The course of the Niagara River from Lake Erie to Queenstown. From Charles Lyell, Principles of Geology, vol. I, 1872.


In the late eighteenth century, large-scale Earth systems such as the atmosphere and the earth’s crust became objects of systematic scientific inquiry. From early on, scientists also raised the question of whether human activities disturb such systems causing unintended effects. This geoanthropological project studies the history of public debates and systematic research about large-scale Earth systems and the biogeochemical effects of anthropogenetic interventions into such systems, covering the period from the late eighteenth century until today.

In the late eighteenth century, the sciences of forestry and of agriculture studied the “overexploitation” (actors’ term) of forests and soil and its unintended chain of consequences: desiccation of soil, soil erosion, and silting of rivers; disappearance of springs, reduction of the air’s humidity, local climate change. Forestry was also an important context of early explorations of the relationship between vegetation (later: biosphere) and climate change. In agricultural science, research on cycles of materials between atmosphere, soil, and plants was undertaken, and studies of limits of fertilization became a bedrock for the understanding of the soil as an Earth sub-system.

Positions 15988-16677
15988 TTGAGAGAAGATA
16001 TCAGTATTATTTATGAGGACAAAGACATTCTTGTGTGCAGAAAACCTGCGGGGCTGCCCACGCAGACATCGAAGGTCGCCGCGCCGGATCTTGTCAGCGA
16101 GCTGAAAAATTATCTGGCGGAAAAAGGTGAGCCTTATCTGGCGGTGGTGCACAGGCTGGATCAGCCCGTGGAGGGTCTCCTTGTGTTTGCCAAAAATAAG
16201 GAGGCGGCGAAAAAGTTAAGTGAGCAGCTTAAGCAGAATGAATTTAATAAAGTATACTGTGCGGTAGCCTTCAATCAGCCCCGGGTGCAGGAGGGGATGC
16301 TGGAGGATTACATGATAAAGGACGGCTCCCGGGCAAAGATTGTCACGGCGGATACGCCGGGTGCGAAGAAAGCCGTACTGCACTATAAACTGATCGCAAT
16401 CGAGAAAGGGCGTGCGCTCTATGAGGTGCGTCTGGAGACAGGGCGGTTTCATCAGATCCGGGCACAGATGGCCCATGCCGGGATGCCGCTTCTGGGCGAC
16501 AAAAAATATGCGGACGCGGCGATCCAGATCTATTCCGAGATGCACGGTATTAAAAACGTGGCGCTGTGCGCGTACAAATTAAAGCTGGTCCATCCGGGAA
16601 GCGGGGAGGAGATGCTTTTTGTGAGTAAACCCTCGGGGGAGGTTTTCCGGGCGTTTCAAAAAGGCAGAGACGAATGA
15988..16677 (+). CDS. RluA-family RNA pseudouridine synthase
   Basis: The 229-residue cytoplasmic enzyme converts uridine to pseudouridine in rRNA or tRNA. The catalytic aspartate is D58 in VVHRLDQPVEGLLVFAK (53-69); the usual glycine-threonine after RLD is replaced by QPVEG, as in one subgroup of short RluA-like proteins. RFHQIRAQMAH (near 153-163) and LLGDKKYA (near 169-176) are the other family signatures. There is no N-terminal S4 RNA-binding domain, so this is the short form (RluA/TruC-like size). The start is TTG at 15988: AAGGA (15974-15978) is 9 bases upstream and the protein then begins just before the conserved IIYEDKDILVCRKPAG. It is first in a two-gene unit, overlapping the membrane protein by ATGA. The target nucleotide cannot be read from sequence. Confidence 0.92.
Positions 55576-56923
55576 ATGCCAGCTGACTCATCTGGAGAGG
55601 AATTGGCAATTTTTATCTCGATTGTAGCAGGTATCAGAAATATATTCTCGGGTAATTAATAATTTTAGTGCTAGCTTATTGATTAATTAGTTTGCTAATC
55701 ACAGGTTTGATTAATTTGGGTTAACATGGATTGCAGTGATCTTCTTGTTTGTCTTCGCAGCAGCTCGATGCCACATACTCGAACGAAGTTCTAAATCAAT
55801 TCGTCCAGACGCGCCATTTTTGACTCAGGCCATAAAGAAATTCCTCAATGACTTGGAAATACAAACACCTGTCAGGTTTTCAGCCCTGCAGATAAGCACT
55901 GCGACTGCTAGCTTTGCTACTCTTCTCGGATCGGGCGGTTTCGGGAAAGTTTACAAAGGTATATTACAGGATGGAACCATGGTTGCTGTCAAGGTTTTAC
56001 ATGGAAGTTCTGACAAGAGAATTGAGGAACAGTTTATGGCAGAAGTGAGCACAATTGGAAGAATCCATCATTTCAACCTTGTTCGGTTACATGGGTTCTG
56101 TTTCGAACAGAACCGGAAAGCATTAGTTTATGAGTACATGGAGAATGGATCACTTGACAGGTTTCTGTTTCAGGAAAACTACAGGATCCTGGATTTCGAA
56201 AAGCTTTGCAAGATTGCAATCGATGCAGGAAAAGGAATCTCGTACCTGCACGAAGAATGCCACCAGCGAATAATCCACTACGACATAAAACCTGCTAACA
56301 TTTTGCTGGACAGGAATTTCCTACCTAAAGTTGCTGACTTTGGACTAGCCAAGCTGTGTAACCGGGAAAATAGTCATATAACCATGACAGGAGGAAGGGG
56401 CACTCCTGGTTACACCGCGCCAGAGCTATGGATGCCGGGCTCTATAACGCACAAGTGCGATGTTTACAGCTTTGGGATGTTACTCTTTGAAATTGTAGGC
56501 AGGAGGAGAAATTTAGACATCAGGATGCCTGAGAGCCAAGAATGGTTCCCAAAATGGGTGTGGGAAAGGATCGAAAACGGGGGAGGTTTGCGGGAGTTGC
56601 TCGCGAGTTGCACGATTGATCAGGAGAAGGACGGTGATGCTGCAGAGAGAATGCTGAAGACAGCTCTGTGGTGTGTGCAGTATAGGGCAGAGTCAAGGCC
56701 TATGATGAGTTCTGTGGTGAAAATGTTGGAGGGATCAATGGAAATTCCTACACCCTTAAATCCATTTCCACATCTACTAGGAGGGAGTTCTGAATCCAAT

I hypothesize that before the middle of the twentieth century, the technological sciences—studied in my previous project—provided the main institutional context for systematic studies of anthropogenetic transformations of Earth systems and their interaction. Another important context of reflections on human-led biogeochemical changes was colonialization along with scientific reports about colonies, which contributed to the field of geography and climatology. By the mid-twentieth century, the first integrated theories about human-Earth interactions were published, which marks the end of the first part of my project.